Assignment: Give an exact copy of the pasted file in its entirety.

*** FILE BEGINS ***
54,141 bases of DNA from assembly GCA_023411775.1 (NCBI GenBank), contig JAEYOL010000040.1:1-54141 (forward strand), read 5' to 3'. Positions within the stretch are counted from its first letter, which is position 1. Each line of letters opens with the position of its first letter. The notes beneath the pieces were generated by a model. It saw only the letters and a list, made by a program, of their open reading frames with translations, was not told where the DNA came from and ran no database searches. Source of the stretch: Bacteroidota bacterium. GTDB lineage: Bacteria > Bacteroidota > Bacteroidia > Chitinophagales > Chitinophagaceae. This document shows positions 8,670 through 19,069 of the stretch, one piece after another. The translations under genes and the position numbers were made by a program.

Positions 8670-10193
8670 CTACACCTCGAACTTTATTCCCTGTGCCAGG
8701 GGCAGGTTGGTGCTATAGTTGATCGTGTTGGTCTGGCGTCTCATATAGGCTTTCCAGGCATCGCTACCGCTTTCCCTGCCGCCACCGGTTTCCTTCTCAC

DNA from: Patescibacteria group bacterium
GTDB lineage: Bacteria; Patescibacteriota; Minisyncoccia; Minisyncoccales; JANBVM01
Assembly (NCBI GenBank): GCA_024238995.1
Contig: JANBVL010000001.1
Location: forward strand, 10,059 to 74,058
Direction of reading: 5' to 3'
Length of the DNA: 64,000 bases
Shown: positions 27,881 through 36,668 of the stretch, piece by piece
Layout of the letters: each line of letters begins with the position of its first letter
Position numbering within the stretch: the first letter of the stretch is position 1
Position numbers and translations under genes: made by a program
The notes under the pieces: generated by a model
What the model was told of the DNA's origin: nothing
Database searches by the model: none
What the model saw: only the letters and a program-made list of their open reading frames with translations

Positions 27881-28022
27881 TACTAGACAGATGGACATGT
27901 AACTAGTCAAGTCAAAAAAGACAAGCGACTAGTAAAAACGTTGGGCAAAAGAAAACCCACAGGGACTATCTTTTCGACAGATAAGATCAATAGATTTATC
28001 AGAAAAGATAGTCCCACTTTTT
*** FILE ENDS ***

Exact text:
54,141 bases of DNA from assembly GCA_023411775.1 (NCBI GenBank), contig JAEYOL010000040.1:1-54141 (forward strand), read 5' to 3'. Positions within the stretch are counted from its first letter, which is position 1. Each line of letters opens with the position of its first letter. The notes beneath the pieces were generated by a model. It saw only the letters and a list, made by a program, of their open reading frames with translations, was not told where the DNA came from and ran no database searches. Source of the stretch: Bacteroidota bacterium. GTDB lineage: Bacteria > Bacteroidota > Bacteroidia > Chitinophagales > Chitinophagaceae. This document shows positions 8,670 through 19,069 of the stretch, one piece after another. The translations under genes and the position numbers were made by a program.

Positions 8670-10193
8670 CTACACCTCGAACTTTATTCCCTGTGCCAGG
8701 GGCAGGTTGGTGCTATAGTTGATCGTGTTGGTCTGGCGTCTCATATAGGCTTTCCAGGCATCGCTACCGCTTTCCCTGCCGCCACCGGTTTCCTTCTCAC

DNA from: Patescibacteria group bacterium
GTDB lineage: Bacteria; Patescibacteriota; Minisyncoccia; Minisyncoccales; JANBVM01
Assembly (NCBI GenBank): GCA_024238995.1
Contig: JANBVL010000001.1
Location: forward strand, 10,059 to 74,058
Direction of reading: 5' to 3'
Length of the DNA: 64,000 bases
Shown: positions 27,881 through 36,668 of the stretch, piece by piece
Layout of the letters: each line of letters begins with the position of its first letter
Position numbering within the stretch: the first letter of the stretch is position 1
Position numbers and translations under genes: made by a program
The notes under the pieces: generated by a model
What the model was told of the DNA's origin: nothing
Database searches by the model: none
What the model saw: only the letters and a program-made list of their open reading frames with translations

Positions 27881-28022
27881 TACTAGACAGATGGACATGT
27901 AACTAGTCAAGTCAAAAAAGACAAGCGACTAGTAAAAACGTTGGGCAAAAGAAAACCCACAGGGACTATCTTTTCGACAGATAAGATCAATAGATTTATC
28001 AGAAAAGATAGTCCCACTTTTT